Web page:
Freelance writers work remotely, so it’s wise to establish expectations for communication methods right off the bat. You’ll need to be sure to include them in things like editorial schedule coordination and processes, and you may want to establish regular check-ins for long-term projects.
Companies that are looking to hire the same freelance writer on a regular basis may prefer that a writer be incorporated; it prevents confusion around whether someone is an employee or a contractor in the case of an audit (and there are tax differences if you’re writing off the cost of hiring a freelancer, which you should be!).
Lastly, remember to ask your writers for a W-9 so you’re not scrambling for the paperwork come the end of the quarter.
Pay Freelance Writers
Rates are going to vary from writer to writer, too—especially if a project is research-heavy, complex, or short-notice. Plus, most writers charge by the word, but others prefer to be compensated by the hour, or even by the project.
One thing’s clear: Squaring away the payment question is the most variable part of working with freelancers.
Kristi Hines, a freelance writer who primarily writes blog posts and ebooks for businesses, charges by word count.
“For blog posts, I offer clients blog posts at 500, 750, 1,000, 1,500, and 2,000 words. Those seem to be the most popular lengths,” she says.
She also offers clients the option of doing 30-day net invoicing or a monthly blog post package with an advance payment discount.
UK-based freelancer Sophie Lizard, who specializes in science, technology and psychology writing, charges by the month for a predetermined set of deliverables, as well as by half-day and by word count.
Samar Owais, who helps small businesses market themselves through blogging and email newsletters, asks for 50 percent of her fee before the project starts, preferably via bank transfer, and opts for payment on a per-project basis.
Peter Bowerman, a writer who provides content like brochures and video scripts for businesses, charges by the project, and says that’s what clients prefer since it helps them set a budget.
“The only time an hourly rate makes sense is when the project scope is undefined or ever-evolving,” Peter says. He typically gets 50% upfront in the form of a check, but can take credit cards or PayPal.
“Once I have a good solid working relationship with the client, I usually skip the upfront deposit and just collect the full fee on the back end,” Peter says. “But clients who are new to hiring writers should expect to pay an upfront deposit of one-third or more. “
Tom Ewer, who mainly writes blog posts but has also written web copy and whitepapers, determines his fees using a mixture of word count and project.
“I invoice my clients on the first of the month for work carried out in the previous month, and am typically paid within a day or two,” he says.
So determine what works for you, find out what works for them, and once you’ve settled on a price and a payment method, you’re good to go!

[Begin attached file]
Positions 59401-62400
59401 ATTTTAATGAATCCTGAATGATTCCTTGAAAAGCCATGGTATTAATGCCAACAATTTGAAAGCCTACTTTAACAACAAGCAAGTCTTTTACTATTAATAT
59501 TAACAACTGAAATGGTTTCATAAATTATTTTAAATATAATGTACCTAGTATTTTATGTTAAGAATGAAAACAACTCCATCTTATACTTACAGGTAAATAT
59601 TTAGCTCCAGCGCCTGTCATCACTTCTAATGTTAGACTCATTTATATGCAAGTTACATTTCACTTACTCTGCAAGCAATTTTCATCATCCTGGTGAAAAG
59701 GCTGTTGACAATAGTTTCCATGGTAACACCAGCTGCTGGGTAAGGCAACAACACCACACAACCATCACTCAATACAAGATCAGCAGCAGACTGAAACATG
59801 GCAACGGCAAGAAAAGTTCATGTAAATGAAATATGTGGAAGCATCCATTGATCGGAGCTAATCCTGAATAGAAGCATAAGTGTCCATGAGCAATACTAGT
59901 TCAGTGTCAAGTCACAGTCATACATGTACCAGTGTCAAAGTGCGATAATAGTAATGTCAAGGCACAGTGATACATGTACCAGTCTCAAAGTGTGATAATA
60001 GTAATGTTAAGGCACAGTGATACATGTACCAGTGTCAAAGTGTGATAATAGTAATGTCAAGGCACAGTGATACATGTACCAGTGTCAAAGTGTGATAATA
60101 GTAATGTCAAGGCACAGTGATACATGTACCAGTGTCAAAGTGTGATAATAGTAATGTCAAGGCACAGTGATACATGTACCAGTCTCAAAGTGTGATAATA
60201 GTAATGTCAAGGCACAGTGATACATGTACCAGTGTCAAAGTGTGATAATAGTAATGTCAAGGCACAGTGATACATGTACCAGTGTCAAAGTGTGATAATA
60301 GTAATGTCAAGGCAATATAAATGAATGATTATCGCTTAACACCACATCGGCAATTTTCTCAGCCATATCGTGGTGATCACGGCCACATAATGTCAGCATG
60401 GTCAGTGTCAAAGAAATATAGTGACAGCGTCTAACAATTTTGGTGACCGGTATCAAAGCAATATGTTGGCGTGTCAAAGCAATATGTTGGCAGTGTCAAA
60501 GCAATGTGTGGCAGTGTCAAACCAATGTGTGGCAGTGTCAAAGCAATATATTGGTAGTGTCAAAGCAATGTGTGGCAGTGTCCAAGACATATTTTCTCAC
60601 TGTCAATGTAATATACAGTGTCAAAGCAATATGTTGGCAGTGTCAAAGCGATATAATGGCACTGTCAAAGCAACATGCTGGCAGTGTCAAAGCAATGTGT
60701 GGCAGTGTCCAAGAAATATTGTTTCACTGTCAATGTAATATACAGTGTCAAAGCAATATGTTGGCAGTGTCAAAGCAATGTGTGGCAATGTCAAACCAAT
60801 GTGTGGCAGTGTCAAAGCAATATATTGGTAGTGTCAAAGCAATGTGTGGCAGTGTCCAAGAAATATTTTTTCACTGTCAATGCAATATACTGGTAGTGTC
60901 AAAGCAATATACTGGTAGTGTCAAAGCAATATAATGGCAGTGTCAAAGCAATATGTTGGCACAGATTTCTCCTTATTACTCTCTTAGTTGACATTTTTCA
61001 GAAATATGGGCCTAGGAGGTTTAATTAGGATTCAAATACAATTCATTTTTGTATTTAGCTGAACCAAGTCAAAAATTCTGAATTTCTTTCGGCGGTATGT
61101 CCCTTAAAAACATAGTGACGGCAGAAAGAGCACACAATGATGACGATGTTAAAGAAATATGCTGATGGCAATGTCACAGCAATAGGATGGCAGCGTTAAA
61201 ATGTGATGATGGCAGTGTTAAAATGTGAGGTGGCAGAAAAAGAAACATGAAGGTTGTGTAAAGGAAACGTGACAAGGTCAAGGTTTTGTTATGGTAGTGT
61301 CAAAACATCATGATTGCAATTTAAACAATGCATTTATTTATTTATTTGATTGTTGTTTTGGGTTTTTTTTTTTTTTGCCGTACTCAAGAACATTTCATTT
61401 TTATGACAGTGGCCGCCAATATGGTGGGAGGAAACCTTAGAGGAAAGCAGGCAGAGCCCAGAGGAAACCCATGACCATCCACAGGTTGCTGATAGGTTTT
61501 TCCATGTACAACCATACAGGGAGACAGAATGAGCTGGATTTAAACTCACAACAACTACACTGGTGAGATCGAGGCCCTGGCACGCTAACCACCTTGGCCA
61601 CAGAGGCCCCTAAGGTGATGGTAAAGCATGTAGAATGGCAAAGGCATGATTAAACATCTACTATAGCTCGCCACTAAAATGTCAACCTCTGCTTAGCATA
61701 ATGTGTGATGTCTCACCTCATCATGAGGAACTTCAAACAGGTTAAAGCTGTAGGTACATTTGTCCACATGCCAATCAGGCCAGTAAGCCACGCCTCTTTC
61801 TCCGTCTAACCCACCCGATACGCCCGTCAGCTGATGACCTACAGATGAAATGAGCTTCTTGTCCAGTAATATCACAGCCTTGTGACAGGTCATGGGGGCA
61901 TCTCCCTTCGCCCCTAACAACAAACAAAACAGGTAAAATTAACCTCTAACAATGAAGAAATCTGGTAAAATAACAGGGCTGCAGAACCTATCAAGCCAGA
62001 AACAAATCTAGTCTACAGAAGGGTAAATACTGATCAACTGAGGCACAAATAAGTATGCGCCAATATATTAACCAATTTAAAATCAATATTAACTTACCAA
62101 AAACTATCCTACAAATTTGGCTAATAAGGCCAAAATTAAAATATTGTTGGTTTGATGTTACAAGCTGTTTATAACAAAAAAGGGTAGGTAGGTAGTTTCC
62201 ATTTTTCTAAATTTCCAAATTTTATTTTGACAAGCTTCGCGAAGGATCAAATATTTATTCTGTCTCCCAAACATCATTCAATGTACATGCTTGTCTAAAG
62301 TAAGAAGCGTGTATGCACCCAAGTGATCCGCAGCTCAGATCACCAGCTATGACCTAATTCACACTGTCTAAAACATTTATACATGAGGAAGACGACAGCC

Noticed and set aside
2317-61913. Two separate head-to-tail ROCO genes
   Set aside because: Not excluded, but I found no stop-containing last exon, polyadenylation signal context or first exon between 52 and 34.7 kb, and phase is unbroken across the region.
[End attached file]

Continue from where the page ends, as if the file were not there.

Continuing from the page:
Keep Freelance Writers
Once you find and hire a freelancer writer who is top-notch and understands what you want… once you agree to a payment setup and they start delivering consistent, high-quality content… you still face a final challenge: holding on to them.
1. Be Fair with Deadlines
A little common courtesy goes a long way in attracting great freelance talent. Consider their time, the information they need, and the paycheck they expect.
“Don’t subject writers to ridiculously short deadlines just because you dragged your feet on your end,” Peter Bowerman says. “Pay them on time, and don’t make them chase down their money; give them what they need—in terms of source material—to do their job.”
2. Be Responsive in Your Inbox
“There needs to be a good balance of communication between both parties to maintain a strong relationship,” Kristi Hines says. “While you don’t want to ask your freelancer for daily status updates, you don’t want to disappear for weeks at a time, either.”
Since freelancers are remote workers, it’s always a plus to involve them as often as it makes sense; it will help build a valuable working relationship and also turn them into a cheerleader for your brand.
“Making freelancers feel like part of the team is a great way to keep them on board and engaged with your company,” Hines says. “The more engaged your freelancer is, the more they will naturally promote your content and your business.”
3. Be Receptive to New Ideas
You hired this freelancer because you needed their expertise. For some people, it’s hard to let go and hand over creative power to someone else.
“If you’re paying good money for a writer, then you should expect to them to challenge you when they feel that the direction you’re proposing isn’t ideal,” Bowerman says. “In the end, you’re the boss, so you get it the way you want it. That said, don’t ignore their advice along the way.”
Samar Owais advises that you treat your freelancer like a partner and not hired help. “They’re experts in their fields so trust their judgment,” he says. “Offer constructive criticism, and above all, appreciate the good work they do.”
4. Be Organized with Feedback
When you establish a check-in system with your freelance writers, you should outline who they report to and who they’re working with. Make sure there aren’t too many cooks in the kitchen.
“A good way to lose a freelancer is to have a bunch of people provide feedback instead of having one person do it and make your freelancer run in circles trying to satisfy each of them,” Owais says.
Sophie Lizard says the key to this is balance: “The best way to keep a freelance writer is to give them plenty of direction without micromanaging—show them exactly what you need, then let them get on with creating it.”
5. Be Ready for Rising Costs
As the cost of groceries and rent rises, remember that your freelance writer is seeing the same change in numbers—and has to make changes accordingly.
“Probably the most common reason you lose a freelancer is that, over time, as that freelancer got more established, they raised their rates and…you can no longer afford them,” Bowerman warns. “Before you cut a freelancer loose—or they leave—ask yourself if the value they bring isn’t, in fact, worth their higher rates. Will it be that easy to replace them? If it will be, then part ways; if not, then how much time will you spend breaking a new writer in, and is it worth it?”
In the end, hiring a freelance writer can either be a smooth and painless process, or one filled with frustrating dead-ends, missed deadlines and unexpected high rates. Enter the process with a content topic and type, budget and, most of all, patience, and it shouldn’t be long before you find success with freelance writers.
If this is your first time hiring a freelance writer, be up front about that fact. A great freelancer will help you get accustomed to the process as well, making it a better experience for both of you.
If you’ve hired a freelance writer before, what was your experience and what advice would you give to those navigating this process for the first time?